# Stay tuned, presumably, for "squid on a grid"

July 24, 2017 12:12 PM Subscribe

*Let's play a mathematical game I call Swine in a Line*. [YouTube, about 3 minutes]. The video is broken into short parts so you have time to think; here are Part 2, Part 3, Part 4, and Part 5. If you prefer text (and spoilers), here is the blog post with detailed explanation.

Foxes in boxes.

posted by madcaptenor at 8:45 PM on July 24, 2017

posted by madcaptenor at 8:45 PM on July 24, 2017

Oh wow, I'm loving the exploding dots thing mentioned in the blog post. It's pretty neat for multiplication and division, but when it gets to multiplying and dividing polynomials my head asplodes! With delight though.

posted by wilberforce at 9:04 PM on July 24, 2017 [1 favorite]

posted by wilberforce at 9:04 PM on July 24, 2017 [1 favorite]

This is great. I shared it with my students and they were all engrossed. Great stuff!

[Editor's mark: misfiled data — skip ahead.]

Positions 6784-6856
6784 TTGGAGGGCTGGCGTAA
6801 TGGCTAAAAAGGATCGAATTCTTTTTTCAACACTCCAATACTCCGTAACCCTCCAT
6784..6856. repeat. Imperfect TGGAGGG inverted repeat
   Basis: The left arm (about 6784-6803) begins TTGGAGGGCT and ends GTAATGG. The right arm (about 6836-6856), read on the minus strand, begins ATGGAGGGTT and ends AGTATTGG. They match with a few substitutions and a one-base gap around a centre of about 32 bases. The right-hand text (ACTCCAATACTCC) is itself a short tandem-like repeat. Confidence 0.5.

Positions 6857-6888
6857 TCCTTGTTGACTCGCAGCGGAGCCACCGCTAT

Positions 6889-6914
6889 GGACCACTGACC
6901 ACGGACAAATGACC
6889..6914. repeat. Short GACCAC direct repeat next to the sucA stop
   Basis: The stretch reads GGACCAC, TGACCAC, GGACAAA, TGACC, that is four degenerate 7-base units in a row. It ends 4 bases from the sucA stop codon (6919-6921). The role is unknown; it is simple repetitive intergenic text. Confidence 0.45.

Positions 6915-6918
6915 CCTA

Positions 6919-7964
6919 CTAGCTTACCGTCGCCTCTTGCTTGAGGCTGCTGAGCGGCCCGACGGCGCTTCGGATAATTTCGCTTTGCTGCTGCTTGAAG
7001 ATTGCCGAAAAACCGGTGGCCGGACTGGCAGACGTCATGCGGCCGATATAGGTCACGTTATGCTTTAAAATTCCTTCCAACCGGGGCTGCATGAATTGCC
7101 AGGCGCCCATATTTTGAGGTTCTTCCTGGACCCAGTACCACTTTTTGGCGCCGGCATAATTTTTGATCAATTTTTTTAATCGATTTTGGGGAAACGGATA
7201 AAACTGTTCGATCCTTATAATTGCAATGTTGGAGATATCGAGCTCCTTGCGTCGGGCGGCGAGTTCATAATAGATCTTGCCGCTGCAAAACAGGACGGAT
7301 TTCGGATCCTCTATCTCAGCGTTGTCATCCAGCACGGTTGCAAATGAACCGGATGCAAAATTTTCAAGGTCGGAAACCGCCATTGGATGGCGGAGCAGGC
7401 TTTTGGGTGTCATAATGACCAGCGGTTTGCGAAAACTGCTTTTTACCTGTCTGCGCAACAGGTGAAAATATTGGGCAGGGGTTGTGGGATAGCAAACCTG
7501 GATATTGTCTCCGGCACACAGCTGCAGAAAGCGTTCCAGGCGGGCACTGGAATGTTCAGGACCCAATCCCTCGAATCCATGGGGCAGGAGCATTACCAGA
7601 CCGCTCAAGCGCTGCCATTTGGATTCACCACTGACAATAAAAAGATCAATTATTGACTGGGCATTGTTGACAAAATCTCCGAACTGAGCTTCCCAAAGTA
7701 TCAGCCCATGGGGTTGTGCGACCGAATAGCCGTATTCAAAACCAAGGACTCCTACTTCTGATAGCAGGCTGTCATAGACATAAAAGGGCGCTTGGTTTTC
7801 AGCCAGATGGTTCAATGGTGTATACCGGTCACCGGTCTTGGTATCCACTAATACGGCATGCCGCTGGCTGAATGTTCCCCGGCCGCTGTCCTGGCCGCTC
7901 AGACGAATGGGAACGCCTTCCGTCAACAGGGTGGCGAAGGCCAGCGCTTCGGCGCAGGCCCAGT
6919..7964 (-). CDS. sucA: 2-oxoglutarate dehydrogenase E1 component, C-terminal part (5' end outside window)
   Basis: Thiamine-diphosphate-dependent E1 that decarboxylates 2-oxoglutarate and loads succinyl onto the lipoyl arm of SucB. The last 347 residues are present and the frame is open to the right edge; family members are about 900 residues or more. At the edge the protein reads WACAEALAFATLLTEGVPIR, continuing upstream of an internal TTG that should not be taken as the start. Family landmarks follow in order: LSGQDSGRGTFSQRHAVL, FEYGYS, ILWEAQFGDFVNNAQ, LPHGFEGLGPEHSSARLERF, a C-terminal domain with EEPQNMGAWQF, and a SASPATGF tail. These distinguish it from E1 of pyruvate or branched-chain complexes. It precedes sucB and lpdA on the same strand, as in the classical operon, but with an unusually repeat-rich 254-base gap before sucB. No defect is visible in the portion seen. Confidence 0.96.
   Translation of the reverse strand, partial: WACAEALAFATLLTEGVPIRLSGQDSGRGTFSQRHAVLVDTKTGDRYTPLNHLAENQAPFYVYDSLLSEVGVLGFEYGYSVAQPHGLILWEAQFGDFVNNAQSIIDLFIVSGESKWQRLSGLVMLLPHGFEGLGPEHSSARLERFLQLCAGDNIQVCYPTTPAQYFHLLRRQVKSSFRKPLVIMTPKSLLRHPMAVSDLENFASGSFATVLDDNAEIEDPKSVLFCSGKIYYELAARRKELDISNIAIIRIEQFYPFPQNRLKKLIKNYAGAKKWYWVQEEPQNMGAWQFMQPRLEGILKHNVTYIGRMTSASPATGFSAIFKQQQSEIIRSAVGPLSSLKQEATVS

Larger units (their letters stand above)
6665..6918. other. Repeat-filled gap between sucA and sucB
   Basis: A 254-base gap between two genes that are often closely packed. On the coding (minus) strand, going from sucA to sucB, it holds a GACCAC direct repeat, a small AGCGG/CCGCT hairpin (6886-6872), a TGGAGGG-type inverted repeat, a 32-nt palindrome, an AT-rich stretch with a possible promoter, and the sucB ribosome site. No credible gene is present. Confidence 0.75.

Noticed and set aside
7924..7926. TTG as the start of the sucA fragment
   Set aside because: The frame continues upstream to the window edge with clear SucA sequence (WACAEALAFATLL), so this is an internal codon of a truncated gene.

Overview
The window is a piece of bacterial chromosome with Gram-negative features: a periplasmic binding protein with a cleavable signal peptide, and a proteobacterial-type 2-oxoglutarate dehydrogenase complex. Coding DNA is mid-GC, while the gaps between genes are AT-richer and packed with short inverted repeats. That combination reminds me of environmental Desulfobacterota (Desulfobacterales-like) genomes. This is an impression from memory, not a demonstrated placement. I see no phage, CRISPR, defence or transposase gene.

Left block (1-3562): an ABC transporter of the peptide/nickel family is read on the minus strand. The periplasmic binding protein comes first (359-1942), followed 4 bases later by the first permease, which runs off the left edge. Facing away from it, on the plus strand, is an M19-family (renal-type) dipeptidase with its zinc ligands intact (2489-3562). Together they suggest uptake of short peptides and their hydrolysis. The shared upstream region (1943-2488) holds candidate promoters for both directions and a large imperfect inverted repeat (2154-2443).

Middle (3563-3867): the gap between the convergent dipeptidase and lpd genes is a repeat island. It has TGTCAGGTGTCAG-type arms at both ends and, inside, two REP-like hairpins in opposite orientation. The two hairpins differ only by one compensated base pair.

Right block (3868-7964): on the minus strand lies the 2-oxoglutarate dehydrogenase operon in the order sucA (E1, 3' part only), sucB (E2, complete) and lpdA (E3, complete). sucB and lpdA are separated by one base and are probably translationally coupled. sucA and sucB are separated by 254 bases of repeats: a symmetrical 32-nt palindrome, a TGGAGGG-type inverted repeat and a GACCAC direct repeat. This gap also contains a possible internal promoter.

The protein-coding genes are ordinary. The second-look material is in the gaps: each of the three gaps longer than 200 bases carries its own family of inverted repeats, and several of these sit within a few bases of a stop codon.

posted by Literaryhero at 3:13 AM on July 25, 2017

posted by Literaryhero at 3:13 AM on July 25, 2017

This is a side note, but I could not help but notice that the swine were both yellow and had the number 17 on their ears. This makes me assume that the creator is an alumnus of the Hampshire College Summer Studies in Mathematics, with the founder's emphasis on all things 17 and the yellow pig as the mascot of the program.

(I went there, it was great, if you have mathematically precocious high school students, they should check it out.)

posted by Hactar at 6:45 AM on July 25, 2017 [1 favorite]

(I went there, it was great, if you have mathematically precocious high school students, they should check it out.)

posted by Hactar at 6:45 AM on July 25, 2017 [1 favorite]

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However, a warning to my fellow text-preferrers: the blog post is a commentary on the videos, not a substitute. I was pretty frustrated until I figured this out, because the post is full of seeming digressions about pedagogy, and while it does contain some hints that are spoilers if you know what to do with them, it never comes out and tells you exactly what the strategy is.

Anyway, if y'all like this, here's another fun blog post about a puzzle you can try yourself: Given a particular set of digits (e.g. 8, 4, 2, 7, 5), how can you use them to make two integers with the greatest possible product?

posted by aws17576 at 1:31 PM on July 24, 2017 [1 favorite]